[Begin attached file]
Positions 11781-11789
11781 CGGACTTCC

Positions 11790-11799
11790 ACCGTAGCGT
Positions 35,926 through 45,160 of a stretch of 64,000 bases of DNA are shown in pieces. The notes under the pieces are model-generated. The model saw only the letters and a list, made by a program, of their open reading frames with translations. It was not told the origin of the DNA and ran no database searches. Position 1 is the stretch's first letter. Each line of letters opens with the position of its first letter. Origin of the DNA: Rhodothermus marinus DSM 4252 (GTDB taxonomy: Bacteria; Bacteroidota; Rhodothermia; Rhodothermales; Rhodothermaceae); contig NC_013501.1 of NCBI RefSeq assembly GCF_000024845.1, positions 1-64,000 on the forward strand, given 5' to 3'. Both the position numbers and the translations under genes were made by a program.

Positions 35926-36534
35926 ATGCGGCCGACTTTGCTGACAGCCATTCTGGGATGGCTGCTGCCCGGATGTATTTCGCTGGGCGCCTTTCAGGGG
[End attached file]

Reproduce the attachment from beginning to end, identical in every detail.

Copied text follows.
Positions 11781-11789
11781 CGGACTTCC

Positions 11790-11799
11790 ACCGTAGCGT
Positions 35,926 through 45,160 of a stretch of 64,000 bases of DNA are shown in pieces. The notes under the pieces are model-generated. The model saw only the letters and a list, made by a program, of their open reading frames with translations. It was not told the origin of the DNA and ran no database searches. Position 1 is the stretch's first letter. Each line of letters opens with the position of its first letter. Origin of the DNA: Rhodothermus marinus DSM 4252 (GTDB taxonomy: Bacteria; Bacteroidota; Rhodothermia; Rhodothermales; Rhodothermaceae); contig NC_013501.1 of NCBI RefSeq assembly GCF_000024845.1, positions 1-64,000 on the forward strand, given 5' to 3'. Both the position numbers and the translations under genes were made by a program.

Positions 35926-36534
35926 ATGCGGCCGACTTTGCTGACAGCCATTCTGGGATGGCTGCTGCCCGGATGTATTTCGCTGGGCGCCTTTCAGGGG